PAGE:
The Gedenkstätte Bergen-Belsen, Germany, together with the University of Essex, Great Britain, is organising an international workshop (or “meeting of experts”) on “Rescue Attempts for Jewish Prisoners held at Bergen-Belsen Concentration Camp, 1943-1945”, to be held from 7 to 9 March 2003 at the Gedenkstätte Bergen-Belsen.
Bergen-Belsen symbolises and exemplifies all the atrocities of Nazi rule. However, it was in fact not the prototype of a Nazi concentration camp. Established only in spring 1943, it had at least at the begining a singular position within the system of concentration camps as it was set up to collect small groups of European Jews who were to be kept ready for a possible exchange against German civilians interned abroad. This special function is reflected in its official name of “Aufenthaltslager” (= detention camp). However, the camp was not given the status of a civilian internment camp, but upon Himmler's specific instruction was integrated into the system of concentration camps and was administered by the SS. From the outset, a separate section, or sub-camp of Bergen-Belsen served as a “regular”concentration camp.
Altogether, there were more than 5,000 so-called “exchange Jews” held at Bergen-Belsen. In addition, there were c.2,500 Jews from Poland with povisional papers (“promesas”) from Latin American states and another 1,700 Hungarian Jews. Of these, only 424 “exchange Jews” as well as the 1,700 Hungarian Jews were rescued before the end of the war.
Bergen-Belsen also held c.700 Jews who were citizens of neutral countries or countries allied with Nazi Germany. Of those, almost 500 were rescued before the end of the war as part of a “repatriation” pro-gramme set up by the German Foreign Office: 365 Spanish Jews (“Spagnioles”), 105 Turkish Jews and 19 Portuguese Jews.
The internal structure of the “Aufenthaltslager” (and its various sub-camps) and the living conditions of those held there are relatively well documented. However, not too much is known about the international context of these exchange programmes (nor about the various initiatives for the “repatriation” of Jews with citizenship of neutral countries or countries allied with Nazi Germany), and in particular the specific role which Bergen-Belsen played within this context still needs further exploration.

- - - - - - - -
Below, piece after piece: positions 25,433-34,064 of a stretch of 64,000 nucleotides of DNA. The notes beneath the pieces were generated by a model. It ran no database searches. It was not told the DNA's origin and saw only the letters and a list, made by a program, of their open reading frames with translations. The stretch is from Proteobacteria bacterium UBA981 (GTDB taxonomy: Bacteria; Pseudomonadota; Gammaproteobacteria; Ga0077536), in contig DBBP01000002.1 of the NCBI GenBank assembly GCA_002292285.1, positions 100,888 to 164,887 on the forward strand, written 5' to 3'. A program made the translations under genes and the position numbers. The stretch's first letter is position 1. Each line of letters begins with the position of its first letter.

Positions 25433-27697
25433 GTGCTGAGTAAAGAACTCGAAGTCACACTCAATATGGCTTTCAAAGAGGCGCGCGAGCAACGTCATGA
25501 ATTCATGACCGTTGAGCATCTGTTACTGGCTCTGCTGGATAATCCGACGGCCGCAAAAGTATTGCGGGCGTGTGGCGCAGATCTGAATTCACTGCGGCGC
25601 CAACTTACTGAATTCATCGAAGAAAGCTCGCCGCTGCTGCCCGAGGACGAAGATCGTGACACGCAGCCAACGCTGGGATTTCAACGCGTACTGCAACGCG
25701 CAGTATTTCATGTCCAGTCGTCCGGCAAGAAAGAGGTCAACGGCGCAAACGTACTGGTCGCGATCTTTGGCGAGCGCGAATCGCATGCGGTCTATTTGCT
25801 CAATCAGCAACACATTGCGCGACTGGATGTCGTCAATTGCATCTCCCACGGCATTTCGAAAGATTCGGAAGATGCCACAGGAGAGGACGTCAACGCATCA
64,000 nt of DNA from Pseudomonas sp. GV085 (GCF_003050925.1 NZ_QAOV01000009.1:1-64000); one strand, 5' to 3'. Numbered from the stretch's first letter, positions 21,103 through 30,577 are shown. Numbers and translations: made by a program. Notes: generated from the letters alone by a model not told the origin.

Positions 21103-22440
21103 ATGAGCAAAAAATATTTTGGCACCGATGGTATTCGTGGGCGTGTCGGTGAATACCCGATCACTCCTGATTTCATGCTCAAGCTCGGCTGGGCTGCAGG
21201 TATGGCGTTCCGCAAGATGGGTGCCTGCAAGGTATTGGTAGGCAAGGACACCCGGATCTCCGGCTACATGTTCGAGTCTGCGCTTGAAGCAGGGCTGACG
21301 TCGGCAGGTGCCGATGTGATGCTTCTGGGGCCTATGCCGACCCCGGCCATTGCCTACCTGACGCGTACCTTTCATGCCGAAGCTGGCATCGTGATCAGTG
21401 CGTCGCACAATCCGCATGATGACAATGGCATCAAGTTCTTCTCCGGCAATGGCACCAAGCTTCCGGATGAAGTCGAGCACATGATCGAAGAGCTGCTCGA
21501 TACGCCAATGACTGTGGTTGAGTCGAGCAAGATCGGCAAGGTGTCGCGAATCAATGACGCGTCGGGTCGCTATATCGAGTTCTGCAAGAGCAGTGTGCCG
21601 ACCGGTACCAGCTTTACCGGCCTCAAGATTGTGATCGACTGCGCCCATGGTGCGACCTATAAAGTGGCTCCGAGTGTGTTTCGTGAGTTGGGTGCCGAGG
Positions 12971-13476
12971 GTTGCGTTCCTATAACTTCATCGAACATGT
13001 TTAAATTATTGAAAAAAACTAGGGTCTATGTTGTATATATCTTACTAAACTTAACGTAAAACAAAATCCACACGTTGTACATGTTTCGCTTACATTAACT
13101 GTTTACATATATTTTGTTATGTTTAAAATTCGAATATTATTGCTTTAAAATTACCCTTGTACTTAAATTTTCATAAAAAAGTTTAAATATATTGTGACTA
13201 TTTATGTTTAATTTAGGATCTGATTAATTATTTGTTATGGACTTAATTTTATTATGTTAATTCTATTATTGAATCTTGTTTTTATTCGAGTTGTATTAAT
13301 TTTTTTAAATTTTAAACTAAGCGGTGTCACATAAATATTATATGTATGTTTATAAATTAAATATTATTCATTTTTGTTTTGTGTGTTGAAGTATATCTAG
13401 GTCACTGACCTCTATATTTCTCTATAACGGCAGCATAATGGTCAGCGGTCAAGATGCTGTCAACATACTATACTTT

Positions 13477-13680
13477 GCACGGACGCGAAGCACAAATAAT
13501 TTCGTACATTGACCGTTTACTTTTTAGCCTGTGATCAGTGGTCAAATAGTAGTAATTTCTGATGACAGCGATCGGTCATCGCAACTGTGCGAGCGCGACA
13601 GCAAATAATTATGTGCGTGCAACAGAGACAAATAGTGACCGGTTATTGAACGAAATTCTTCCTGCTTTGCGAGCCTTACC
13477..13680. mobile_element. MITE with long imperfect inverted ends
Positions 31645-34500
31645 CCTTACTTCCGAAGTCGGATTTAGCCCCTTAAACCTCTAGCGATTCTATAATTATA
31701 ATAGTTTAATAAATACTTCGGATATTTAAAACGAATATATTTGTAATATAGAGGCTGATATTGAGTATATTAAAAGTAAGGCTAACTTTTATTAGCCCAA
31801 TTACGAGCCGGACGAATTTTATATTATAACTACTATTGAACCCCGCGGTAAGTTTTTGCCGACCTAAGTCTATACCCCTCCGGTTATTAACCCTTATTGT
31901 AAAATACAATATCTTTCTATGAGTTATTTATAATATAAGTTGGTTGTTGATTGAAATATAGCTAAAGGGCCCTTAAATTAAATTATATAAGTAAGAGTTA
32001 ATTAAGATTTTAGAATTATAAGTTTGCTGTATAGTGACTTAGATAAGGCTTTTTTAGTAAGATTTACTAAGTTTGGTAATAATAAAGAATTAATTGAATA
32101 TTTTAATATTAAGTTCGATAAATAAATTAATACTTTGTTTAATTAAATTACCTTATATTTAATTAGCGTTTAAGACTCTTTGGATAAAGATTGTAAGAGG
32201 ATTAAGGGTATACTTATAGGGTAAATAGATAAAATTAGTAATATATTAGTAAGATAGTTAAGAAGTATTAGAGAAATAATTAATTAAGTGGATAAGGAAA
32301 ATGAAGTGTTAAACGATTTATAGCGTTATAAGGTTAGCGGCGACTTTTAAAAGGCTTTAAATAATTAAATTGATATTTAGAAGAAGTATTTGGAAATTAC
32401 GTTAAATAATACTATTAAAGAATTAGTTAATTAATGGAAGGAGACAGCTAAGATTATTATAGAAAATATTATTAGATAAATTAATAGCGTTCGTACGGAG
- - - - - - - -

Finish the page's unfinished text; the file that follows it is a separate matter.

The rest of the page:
This project, therefore, addresses the following questions:
Which internal discussions took place in the various countries involved about the German offer to exchange Jews against Germans held abroad, or “repatriate” Jews to the ten countries which were either allied with Nazi Germany or neutral?
What were the reasons that in the view of the countries involved spoke against taking up the German offer?
What pressure was exerted on the various governments?
What role did Jewish organisations and international relief organisations such as the Red Cross play in all this?
Which practical problems obstructed and/or delayed the exchange and “repatriation” of Jews?
Which importance did Bergen-Belsen play in all these discussions and deliberations?
The aim of the project is to document in depth and with the appropriate differentiation the specific historic-diplomatic context of Bergen-Belsen and the fate of those Jewish prisoners singled out for exchange or “repatriation” which were held here. It is part of of the on-going work of updating and re-newing the permanent exhibition which is shown at the Gedenkstätte which is funded by the Federal Re-public of Germany and the state of Lower Saxony (Niedersachsen).
The workshop marks the beginning of this specific project and intends to bring together experts who have already worked in this field as well as a number of active researchers in the various countries involved. The aim is to take stock of the research already done, identify the work that still needs to be done, and de-velop an efficient and concise research strategy. In addition, it is hoped that some form of cooperation can be achieved wherever possible so that the project does not cover the same ground that has already been covered by others and thus does not waste scarce resources.
It is intended to publish the papers given at this workshop in a small edited volume.
If you are interested in further details, please contact:
Dr R U W Schulze
Department of History
University of Essex
Colchester CO4 3SQ
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